The Grand Prairie irrigation boondoggle is finally getting some closer inspection from legislators. A citizen blogger files this report.
The Legislative Council voted today to require an independent review of the current cost estimate for this project. As you know, Soil and Water has been using a 1995 estimate in describing this as a $319 million project. Also, it admitted today that it doesn't know how much the project will actually cost and thus the amount that farmers eventually are charged for this water could increase beyond the $26 per acre foot that the first group of contracts was based on. About 20 percent of the farmers have contracts for $26 per acre foot and there seemed to be a consensus that this price will probably be low. If it is, either the remaining 80 percent will be forced to pay more for the water (How much no one knows) or the taxpayers will pay the difference.
The state match is financed with general obligation bonds and if the farmers don't pay, the taxpayers are on the hook. Percy Malone made a good point that Soil and Water usually won't finance a project unless you have a sufficient number of customers agreeing to participate to assure repayment. Here, they don't have but 20 percent signed up, yet they have committed a large amount of state money to this project. In the meantime, they don't have enough bonding authority for other water and sewer projects because they've committed so much to irrigation projects.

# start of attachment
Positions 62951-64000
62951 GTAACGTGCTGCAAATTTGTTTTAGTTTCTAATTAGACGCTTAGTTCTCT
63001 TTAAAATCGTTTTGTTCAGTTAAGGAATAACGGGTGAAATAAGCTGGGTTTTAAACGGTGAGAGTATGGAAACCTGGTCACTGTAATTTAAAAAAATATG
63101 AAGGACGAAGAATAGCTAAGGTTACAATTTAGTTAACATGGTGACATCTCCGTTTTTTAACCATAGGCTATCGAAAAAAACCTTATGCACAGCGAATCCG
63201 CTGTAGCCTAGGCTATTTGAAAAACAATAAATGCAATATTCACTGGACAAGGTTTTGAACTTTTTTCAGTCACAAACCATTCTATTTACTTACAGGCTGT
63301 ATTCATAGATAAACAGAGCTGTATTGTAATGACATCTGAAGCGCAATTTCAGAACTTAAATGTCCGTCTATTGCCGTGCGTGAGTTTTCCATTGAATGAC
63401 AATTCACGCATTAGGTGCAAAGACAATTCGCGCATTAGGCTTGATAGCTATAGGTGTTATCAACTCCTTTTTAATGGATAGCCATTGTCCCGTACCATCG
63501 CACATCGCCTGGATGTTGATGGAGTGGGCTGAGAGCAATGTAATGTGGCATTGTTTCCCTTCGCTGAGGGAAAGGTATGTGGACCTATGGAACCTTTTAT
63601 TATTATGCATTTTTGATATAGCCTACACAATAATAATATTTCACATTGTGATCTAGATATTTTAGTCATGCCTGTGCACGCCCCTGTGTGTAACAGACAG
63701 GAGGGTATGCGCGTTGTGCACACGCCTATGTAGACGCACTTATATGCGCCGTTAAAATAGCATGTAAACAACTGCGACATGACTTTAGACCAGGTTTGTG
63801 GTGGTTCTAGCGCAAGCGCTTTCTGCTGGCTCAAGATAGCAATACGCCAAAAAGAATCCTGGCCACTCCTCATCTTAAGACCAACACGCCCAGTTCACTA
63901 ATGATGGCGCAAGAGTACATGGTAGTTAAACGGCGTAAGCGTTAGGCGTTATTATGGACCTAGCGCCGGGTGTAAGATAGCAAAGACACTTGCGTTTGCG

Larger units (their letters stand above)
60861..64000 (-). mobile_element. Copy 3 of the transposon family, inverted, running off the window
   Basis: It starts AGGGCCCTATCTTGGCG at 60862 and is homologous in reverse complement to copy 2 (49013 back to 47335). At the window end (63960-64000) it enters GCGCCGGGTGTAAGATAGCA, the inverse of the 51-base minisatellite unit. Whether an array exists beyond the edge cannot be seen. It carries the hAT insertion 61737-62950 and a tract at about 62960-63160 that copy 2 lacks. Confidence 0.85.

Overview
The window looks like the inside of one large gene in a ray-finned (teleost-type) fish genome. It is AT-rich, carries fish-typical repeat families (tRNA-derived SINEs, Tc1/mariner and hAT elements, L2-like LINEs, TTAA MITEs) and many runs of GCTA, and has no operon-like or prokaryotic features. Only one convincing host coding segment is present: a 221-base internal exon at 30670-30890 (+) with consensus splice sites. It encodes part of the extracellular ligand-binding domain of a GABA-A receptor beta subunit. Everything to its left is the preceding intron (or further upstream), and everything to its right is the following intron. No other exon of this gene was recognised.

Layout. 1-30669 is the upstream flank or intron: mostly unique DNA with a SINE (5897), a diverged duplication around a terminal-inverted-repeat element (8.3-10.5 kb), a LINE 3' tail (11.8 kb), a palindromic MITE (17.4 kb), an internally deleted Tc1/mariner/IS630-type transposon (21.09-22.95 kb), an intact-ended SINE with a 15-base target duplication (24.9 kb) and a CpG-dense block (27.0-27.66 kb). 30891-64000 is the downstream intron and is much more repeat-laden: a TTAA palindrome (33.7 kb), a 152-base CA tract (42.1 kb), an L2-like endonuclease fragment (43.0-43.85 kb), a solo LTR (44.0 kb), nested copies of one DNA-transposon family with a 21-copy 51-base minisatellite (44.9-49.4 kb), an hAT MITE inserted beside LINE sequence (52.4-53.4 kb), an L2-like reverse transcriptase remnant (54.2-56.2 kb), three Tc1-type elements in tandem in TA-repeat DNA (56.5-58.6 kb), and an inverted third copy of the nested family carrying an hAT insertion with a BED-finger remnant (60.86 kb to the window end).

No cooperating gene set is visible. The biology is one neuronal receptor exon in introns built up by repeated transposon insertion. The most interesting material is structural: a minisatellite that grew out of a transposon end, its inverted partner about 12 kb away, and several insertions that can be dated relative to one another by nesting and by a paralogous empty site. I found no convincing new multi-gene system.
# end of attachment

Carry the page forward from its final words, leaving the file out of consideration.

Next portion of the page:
There was some discussion about other alternatives to this big ditch and dam approach (get International Paper out of the Sparta, add more on-farm conservation, buy farm land to take it out of production thus reducing demand for water etc.). All of these could potentially reduce withdrawal rates from the aquifers to a safe yield level. Someone said that the project as proposed would cost around $2,000 per acre to build. For that kind of money, you could just buy the land and set it aside for recreation.